Self-Propelled Heavy Assault Gun Vehicle
The ISU-152 succeeded the the SU-152 in both production and service for the Soviet Army towards the end of World War 2.
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The ISU-152 was an extension of the Su-152 self-propelled heavy assault gun vehicle (detailed elsewhere on this site) developed by the Soviet Union in late 1942 for service in World War 2. After recovering from the initial shock of the German invasion of 1941, the Soviet Army realized it required a heavy assault weapon to dislodge enemy positions at range - particularly in urban settings. This led to a period of quick study and evaluation that resulted in the KV-1 Heavy Tank chassis being reworked to accept a fixed, boxy armored superstructure to house the 155m ML-20 gun-howitzer. The result was the Su-152.
While successful for its time in the latter half of 1943, there was still room for improvement and this ultimately arrived in the form of the "ISU-152".
Unlike the earlier Su-152, the ISU-152 used the chassis and running gear of the newer IS (Josef Stalin) heavy tank series and were powered by a Kharkiv Model V-21S diesel-fueled engine of 520 horsepower. The crew number remained four or five and an optional 12.7mm DShK Heavy Machine Gun (HMG) could still be installed over the right side of the hull superstructure roof. The driver sat at front-left with the gunner and ammunition loader seated in line directly behind. The vehicle commander and breech operator were positioned to the right side of the hull superstructure. A pair of submachine guns (PPSh) were carried by the crew for extreme-close-in defense of the vehicle. A torsion bar suspension system provided the vehicle with some cross-country capability. The primary armament became the ML-20S gun-howitzer. Up to 18 x 155mm projectiles could be carried.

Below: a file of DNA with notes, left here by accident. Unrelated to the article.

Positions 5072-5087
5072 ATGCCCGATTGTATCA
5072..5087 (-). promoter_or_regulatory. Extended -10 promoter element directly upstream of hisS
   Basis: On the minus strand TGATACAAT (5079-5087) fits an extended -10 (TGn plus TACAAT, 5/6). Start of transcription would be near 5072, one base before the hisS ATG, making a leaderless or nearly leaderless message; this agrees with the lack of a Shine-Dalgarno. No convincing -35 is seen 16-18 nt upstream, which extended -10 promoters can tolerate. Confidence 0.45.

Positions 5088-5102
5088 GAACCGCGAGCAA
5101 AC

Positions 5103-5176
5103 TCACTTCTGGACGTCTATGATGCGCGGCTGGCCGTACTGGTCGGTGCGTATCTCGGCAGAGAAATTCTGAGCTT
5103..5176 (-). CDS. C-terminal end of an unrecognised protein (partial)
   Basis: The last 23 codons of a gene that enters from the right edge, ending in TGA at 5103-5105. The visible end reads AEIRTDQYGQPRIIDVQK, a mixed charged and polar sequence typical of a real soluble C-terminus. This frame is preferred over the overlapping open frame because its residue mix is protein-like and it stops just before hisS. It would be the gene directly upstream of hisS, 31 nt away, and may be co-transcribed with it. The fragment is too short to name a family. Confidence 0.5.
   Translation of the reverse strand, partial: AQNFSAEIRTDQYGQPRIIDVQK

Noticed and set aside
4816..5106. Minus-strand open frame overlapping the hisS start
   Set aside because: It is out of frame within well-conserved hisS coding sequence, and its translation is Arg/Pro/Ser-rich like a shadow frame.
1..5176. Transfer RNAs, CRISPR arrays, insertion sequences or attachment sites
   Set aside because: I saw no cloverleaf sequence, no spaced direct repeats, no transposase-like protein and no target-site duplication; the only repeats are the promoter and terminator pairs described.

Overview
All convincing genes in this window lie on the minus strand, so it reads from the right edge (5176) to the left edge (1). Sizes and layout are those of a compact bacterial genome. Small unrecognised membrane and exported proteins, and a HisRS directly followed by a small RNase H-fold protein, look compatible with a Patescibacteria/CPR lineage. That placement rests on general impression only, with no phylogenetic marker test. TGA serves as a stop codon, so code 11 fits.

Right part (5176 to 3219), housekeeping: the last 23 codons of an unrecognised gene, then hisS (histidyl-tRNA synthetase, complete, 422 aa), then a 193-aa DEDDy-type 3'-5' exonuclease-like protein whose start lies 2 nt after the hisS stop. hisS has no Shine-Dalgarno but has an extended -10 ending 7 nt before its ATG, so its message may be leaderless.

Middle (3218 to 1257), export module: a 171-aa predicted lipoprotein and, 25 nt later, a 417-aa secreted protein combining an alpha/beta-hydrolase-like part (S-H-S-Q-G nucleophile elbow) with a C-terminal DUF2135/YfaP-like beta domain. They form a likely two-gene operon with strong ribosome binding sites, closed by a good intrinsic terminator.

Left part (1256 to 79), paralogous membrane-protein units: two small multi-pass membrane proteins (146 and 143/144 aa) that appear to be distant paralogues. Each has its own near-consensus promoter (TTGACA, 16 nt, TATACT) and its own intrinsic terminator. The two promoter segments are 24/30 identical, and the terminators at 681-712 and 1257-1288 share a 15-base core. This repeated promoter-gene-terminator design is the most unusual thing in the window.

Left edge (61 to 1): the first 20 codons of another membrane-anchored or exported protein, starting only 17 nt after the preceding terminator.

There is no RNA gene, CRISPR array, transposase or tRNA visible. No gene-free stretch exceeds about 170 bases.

The ISU-152 was essentially a modernized version of the preceding Su-152 vehicle and its pilot form was tested at-speed from the period spanning September until November 1943. With revisions forced about due to issues that arose during this evaluation, the ISU-152 finally emerged as a (somewhat) combat-ready platform in short order. In December, serial production had already begun in time for the fighting of 1944 and, before the end of the war, over 1,800 ISU-152s would be produced and this work would continue until 1947 where total production would yield some 3,242 total units. By the end of its useful service life, various other modern systems were introduced to the series to help keep the vehicle as viable as possible for the modern battlefield. This also helped to sell the vehicle on the export market.
Beyond the base ISU-152 production model was the ISU-152-2, pilot vehicle of 1944 used in an attempt to improve on the design's inherent firepower. ISU-152K was a development of 1956 and a modernization of the aging wartime models while ISU-152M followed in 1959 as the final modernized form. "Object 704" was a related project of 1945 used to showcase the potential mix of IS-2/IS-03 heavy tank components in a new ISU-152 design - it was not adopted and the war drew to a close that year anyhow.
Operators of the product (beyond the Soviet Union) went on to include China, Czechoslovakia, Egypt, Iraq, North Korea, Poland, Romania and Yugoslavia. Finland captured several examples during the "Continuation War" in 1944 with the Soviet Union. Iraq fielded the weapon in its war against neighboring Iran during the Iran-Iraq War of 1980-1988 - some examples were still in service during the 1991 Gulf War that followed. North Korea utilized the tank in the Korean War of 1950-1953 and Egypt took the ISU-152 into battle against neighboring Israel during the various Egyptian-Israeli wars that began in 1948. The Romanian Army designated the ISU-152 as the "T-152".